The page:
It is considered to be safe to use when used as directed. However, if you have a health condition or if you are taking other medications, you should speak to a doctor before using it. The herb can interact with other drugs and increase the risk of bleeding.
Some research suggests that Siberian ginseng may boost the immune system. This could help prevent cardiovascular diseases. Other research has shown that it can help with fatigue and alertness.
If you are going through menopause, you may be experiencing low libido and mood changes. These can be very unpleasant. Fortunately, there are many natural remedies that can help.
Siberian ginseng is one of the best. It works to boost your mood, decrease fatigue, and support your immune system. Taking the herb for three to four weeks should be enough to see results. You can take it with other herbs to get the most benefit.
Vitamin E is a powerful antioxidant, and its use can help reduce inflammation in the body. This can alleviate some menopause symptoms. It also protects cells from free radical damage, which can cause oxidative stress.
In addition, vitamin E decreases the risk of heart disease and clots in the cardiovascular system. It has anti-cancer effects, as well. As a result, the supplement can be used in addition to hormone therapy.
Although studies have shown that vitamin E can ease some menopause symptoms, it is not a cure. However, it can decrease the likelihood of depression. Also, it is effective in relieving vasomotor symptoms, such as hot flashes.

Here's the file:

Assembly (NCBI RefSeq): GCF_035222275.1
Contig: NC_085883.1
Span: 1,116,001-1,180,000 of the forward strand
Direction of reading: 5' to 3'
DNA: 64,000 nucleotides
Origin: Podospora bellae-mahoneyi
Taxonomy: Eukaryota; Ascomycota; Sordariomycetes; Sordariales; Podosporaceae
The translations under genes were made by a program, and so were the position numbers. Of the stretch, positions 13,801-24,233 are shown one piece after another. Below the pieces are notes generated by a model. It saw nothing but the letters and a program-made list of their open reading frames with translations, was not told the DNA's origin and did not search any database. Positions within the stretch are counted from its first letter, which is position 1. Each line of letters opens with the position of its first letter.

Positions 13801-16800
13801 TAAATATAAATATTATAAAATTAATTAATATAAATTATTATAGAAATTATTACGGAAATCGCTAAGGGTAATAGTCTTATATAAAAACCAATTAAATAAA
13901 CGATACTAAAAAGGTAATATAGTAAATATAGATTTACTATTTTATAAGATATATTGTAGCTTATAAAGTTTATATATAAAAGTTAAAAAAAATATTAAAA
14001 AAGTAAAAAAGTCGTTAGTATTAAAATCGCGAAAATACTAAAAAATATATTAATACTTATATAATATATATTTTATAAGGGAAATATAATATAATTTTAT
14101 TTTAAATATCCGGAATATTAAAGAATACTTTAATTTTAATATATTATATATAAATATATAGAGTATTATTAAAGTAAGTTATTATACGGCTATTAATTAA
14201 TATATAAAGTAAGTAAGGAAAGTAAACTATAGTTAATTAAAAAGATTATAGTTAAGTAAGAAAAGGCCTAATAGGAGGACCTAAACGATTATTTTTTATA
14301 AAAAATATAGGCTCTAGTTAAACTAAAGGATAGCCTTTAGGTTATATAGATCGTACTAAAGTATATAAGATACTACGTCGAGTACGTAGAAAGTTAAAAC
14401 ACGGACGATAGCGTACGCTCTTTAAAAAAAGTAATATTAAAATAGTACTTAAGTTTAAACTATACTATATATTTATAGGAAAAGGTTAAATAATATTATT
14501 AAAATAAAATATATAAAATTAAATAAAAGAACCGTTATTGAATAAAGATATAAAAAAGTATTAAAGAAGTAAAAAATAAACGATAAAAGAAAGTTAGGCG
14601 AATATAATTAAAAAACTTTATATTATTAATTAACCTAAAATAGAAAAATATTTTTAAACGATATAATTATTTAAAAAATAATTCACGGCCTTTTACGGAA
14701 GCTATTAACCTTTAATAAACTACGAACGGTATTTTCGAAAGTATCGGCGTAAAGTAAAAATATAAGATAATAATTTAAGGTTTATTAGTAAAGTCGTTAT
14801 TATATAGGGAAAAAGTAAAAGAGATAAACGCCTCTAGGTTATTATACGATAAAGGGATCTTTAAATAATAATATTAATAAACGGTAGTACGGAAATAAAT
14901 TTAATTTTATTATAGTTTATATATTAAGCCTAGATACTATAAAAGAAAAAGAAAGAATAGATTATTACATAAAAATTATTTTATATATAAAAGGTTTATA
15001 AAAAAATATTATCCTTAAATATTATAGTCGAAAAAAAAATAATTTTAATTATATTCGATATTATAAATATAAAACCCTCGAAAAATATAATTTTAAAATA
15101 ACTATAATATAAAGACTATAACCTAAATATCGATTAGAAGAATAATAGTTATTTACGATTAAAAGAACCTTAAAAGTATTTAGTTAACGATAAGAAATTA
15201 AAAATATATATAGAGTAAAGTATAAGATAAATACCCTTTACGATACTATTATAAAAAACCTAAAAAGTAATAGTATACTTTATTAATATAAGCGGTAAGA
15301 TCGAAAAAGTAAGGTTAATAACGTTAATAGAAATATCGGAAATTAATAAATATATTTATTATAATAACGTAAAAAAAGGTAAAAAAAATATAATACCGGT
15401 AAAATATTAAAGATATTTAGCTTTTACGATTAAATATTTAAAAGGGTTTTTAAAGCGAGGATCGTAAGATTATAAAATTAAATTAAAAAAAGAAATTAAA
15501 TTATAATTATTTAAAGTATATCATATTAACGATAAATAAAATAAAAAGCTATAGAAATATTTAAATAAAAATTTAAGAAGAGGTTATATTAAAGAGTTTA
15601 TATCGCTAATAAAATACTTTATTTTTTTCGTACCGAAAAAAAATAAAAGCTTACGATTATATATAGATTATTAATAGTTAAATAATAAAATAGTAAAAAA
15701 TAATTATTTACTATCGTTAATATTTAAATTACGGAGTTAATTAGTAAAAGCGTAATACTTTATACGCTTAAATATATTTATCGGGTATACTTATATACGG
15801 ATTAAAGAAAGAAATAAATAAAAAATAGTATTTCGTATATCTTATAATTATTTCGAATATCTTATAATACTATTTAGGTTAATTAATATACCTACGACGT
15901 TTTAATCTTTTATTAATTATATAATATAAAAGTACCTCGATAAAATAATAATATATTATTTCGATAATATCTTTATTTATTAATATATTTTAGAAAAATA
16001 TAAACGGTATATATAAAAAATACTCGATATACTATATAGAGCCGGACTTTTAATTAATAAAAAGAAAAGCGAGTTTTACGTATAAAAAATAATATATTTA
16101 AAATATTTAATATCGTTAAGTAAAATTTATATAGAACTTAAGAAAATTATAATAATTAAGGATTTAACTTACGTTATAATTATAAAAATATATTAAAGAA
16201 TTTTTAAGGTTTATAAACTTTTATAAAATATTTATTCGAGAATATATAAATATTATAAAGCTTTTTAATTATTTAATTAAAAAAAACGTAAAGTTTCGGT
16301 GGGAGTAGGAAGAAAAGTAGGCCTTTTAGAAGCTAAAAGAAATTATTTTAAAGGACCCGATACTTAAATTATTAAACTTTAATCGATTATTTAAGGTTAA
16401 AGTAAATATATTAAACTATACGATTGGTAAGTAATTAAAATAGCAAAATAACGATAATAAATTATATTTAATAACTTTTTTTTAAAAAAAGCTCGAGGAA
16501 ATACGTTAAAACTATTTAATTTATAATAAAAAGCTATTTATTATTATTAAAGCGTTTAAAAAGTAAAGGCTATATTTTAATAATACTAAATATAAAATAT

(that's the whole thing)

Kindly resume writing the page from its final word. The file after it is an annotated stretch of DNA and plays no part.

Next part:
One study evaluated the efficacy of 10 mg of vitamin E per day. Researchers found that it lowered the frequency of hot flashes in 51 women. The effectiveness of the supplement was assessed four weeks after the intervention.
Another study examined the effect of phytoestrogens on menopause symptoms. Phytoestrogens are compounds that can modulate estrogen receptors. They are thought to be helpful for treating hot flashes, but their efficacy is questionable.
Sage has been used for centuries as an effective medicinal plant. It is also a commonly-used culinary herb.
There are many types of sage. Some of the most common include sage, rosemary, sage tea and thyme. Each of these can be a helpful part of a diet during the menopausal period.
Sage is known for its anti-inflammatory properties. It can also increase the body’s levels of a chemical called acetylcholine. ACEtylcholine has been used to treat many different health conditions.
In addition, sage contains antioxidants. These antioxidants have the potential to improve insulin sensitivity and protect the body from damage caused by inflammation.
Studies have shown that sage can help fight the symptoms of menopause, including hot flashes, night sweats, and mood swings. However, some studies have found that sage does not offer adequate relief for all menopausal women. If you are experiencing menopausal symptoms, you should talk to your doctor.
Sage has also been studied as an oestrogen replacement. This is an alternative to hormone replacement therapy, which can cause unwanted side effects.